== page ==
Think about it, you wouldn’t be compelled to imagine a perfected life unless you were steeped in its imperfection. The emptiness of the dark night transforms into the no-place of a wonderful world. If you don’t feel the hopelessness of a dark night, you will probably float through life identifying unconsciously with the values and expectations of the culture.
You won’t know that there is something wrong, something that calls for a response from you. Personally, you may not feel your being. You may eventually decide that you’re a nobody, for you to become a somebody, your identifying with the world outside you. Self-realization is not a private psychological achievement managed by a strong will and a hygienic attitude. A strong sense of self emerges when you own and activate the awareness that you are your world. A mystical sensibility and social action go together. Through an essential shift in imagination you realize that you are not the one suffering; the world is.
The real stunner is that when you begin to serve the world, your darkness changes. It doesn’t go away completely; nor should it. It continues to feed your vision of utopia and your frustration at the imperfection of it all. But your personal darkness converts into anger at injustice and then into compassionate vision and effective action. The darkness and the vision are two parts of one flowing movement.
Maybe it isn’t that your darkness eases but that your ego investment in it diminishes. It feels as though it goes away because you’ve been grasping it. There may be a degree of love for the darkness and a disdain for hope. You don’t want the challenge of being alive and engaging the world. It may be easier to sink into the pit. Some people resist participating in the transformation of the world because they glimpse the challenge in it. They will have to give up a long-held philosophy of easy, comfortable pragmatism and, maybe for the first time in their lives, feel the world’s suffering.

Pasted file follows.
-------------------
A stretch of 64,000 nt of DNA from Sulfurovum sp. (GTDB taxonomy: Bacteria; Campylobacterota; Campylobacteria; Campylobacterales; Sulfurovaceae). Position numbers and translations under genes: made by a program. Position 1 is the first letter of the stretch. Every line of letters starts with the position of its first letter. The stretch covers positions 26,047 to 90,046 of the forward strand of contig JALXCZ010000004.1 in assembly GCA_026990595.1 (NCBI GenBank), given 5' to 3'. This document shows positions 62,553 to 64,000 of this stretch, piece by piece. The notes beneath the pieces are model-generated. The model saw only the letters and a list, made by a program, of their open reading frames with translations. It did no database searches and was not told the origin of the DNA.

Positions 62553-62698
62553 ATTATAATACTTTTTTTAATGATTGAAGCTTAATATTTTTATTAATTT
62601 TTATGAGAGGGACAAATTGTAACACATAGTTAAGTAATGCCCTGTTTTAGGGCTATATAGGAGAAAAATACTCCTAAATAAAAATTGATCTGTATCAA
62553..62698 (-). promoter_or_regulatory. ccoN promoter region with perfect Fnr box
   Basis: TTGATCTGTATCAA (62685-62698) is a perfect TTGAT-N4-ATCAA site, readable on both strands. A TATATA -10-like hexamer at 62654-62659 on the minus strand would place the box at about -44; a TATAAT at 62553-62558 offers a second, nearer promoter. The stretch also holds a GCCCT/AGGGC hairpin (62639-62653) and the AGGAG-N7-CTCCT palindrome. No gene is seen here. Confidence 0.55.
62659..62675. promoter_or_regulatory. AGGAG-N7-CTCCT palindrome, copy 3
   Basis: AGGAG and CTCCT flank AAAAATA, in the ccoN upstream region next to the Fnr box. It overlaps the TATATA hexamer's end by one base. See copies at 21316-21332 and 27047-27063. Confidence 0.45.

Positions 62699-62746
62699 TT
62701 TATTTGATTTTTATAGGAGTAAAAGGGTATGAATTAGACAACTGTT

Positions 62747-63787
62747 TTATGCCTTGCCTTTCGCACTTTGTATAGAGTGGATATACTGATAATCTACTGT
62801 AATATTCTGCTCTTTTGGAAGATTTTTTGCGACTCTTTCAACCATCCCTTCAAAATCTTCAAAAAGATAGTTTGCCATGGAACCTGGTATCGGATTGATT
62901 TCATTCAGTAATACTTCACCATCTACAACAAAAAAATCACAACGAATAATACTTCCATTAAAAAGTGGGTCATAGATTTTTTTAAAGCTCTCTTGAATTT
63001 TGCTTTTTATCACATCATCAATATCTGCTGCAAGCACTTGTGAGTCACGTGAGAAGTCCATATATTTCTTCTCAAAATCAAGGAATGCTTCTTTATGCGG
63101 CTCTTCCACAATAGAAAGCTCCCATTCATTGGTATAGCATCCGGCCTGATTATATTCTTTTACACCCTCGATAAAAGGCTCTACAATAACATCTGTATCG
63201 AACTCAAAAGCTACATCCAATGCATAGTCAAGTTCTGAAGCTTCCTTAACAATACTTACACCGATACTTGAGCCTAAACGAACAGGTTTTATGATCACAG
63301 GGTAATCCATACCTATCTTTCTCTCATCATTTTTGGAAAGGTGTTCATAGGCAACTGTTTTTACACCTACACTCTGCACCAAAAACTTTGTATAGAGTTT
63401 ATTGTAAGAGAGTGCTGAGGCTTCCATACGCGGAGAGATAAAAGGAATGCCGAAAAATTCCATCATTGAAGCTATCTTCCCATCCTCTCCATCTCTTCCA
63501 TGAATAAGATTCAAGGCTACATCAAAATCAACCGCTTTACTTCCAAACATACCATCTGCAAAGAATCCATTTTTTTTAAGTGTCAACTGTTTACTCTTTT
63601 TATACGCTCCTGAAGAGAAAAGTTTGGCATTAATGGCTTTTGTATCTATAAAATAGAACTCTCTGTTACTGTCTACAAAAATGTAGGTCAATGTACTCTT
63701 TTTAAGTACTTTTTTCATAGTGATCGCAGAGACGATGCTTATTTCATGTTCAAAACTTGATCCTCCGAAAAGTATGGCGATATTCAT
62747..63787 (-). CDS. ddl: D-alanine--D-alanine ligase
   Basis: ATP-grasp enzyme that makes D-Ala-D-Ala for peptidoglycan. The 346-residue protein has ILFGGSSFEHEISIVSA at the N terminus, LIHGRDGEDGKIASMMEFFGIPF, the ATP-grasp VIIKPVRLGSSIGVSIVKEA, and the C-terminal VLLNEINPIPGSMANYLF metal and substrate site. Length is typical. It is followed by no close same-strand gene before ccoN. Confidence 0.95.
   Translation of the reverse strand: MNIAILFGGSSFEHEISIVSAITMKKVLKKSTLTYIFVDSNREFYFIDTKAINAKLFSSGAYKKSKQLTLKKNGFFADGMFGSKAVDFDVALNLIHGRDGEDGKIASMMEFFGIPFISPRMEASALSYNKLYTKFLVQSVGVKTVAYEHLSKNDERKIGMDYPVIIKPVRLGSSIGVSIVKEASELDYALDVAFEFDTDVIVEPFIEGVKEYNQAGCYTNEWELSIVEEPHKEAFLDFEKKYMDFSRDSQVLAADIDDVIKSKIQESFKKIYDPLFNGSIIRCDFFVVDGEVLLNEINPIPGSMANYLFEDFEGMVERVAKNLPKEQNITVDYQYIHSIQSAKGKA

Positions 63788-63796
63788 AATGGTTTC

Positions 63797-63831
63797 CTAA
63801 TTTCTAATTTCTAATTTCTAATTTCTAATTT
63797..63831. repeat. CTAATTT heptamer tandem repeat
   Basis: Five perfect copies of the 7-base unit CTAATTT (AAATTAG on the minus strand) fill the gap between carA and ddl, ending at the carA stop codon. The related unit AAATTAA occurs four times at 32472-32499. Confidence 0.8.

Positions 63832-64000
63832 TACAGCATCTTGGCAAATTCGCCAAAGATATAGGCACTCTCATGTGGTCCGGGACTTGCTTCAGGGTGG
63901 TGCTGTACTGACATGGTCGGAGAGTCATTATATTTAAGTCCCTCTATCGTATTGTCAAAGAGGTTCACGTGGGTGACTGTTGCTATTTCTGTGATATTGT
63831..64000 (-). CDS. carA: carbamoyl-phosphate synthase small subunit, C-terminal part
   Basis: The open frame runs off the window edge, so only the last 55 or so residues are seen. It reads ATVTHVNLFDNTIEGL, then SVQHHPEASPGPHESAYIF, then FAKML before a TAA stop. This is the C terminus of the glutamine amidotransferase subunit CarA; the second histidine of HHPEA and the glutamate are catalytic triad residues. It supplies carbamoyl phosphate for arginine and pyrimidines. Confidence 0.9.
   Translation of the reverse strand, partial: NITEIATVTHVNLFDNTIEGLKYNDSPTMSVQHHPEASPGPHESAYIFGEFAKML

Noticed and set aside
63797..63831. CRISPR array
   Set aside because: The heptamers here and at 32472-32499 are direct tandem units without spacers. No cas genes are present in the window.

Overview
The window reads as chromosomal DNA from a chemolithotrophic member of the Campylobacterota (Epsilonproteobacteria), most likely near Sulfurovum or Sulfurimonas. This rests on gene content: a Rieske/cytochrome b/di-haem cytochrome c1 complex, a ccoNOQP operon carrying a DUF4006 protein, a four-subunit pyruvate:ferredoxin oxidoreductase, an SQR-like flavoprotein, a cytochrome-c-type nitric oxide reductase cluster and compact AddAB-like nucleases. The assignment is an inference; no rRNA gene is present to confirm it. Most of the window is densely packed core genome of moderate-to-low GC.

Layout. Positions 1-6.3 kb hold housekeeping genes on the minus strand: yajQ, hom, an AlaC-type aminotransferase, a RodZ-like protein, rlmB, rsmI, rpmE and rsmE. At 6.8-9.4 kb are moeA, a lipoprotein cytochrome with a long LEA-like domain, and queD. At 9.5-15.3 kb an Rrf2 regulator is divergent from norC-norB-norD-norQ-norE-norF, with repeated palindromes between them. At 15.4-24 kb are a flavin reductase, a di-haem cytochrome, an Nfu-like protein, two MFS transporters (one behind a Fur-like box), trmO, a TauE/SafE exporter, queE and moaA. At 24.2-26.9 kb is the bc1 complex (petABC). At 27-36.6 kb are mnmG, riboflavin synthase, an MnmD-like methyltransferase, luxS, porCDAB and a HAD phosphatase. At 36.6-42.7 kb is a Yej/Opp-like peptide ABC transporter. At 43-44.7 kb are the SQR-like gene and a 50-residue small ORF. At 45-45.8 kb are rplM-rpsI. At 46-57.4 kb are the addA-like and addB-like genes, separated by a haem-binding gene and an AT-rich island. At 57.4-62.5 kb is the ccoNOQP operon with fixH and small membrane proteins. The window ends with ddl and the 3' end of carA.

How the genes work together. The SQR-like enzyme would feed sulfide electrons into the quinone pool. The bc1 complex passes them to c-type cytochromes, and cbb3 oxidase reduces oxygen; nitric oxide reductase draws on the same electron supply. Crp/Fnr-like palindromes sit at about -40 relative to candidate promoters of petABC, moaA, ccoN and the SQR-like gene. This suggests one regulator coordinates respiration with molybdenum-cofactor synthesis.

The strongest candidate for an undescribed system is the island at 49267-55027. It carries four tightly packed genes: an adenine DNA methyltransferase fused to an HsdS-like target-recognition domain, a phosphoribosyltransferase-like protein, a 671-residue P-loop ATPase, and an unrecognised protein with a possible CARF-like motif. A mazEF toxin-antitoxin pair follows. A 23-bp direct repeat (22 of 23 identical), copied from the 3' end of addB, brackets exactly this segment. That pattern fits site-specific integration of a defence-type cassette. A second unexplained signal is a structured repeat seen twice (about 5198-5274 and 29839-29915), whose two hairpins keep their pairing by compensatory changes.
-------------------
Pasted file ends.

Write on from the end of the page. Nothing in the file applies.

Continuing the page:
You see this pattern of waking up from pleasant unconsciousness to awareness of suffering in the story of the Buddha, and one of the key words Jesus uses in his teaching, not often pointed out by his followers, is ‘wake up.’
But waking up is also entering your dark night instead of remaining in the oblivion of avoidance. You do wake up to a joyful message, the meaning of the word ‘Gospel,’ but the dark night is always part of the picture, the other side of the coin.
The best source in classical spiritual literature for describing the paradox of darkness and vision is the Tao Te Ching, where on every page you are invited to live without polarization. Chapter 14 is a good example: “Above, it is not bright. Below, it is not dark.” ‘It’ is everything. Below, where you might expect darkness, it’s bright. Above, where you think you’d find light, it’s dark. Keep this paradox in mind and you will be neither a sentimental idealist nor a cynical pessimist. You will be part of the transformation of it all because it is happening in you.
by: Eckhart Tolle and Thomas Moore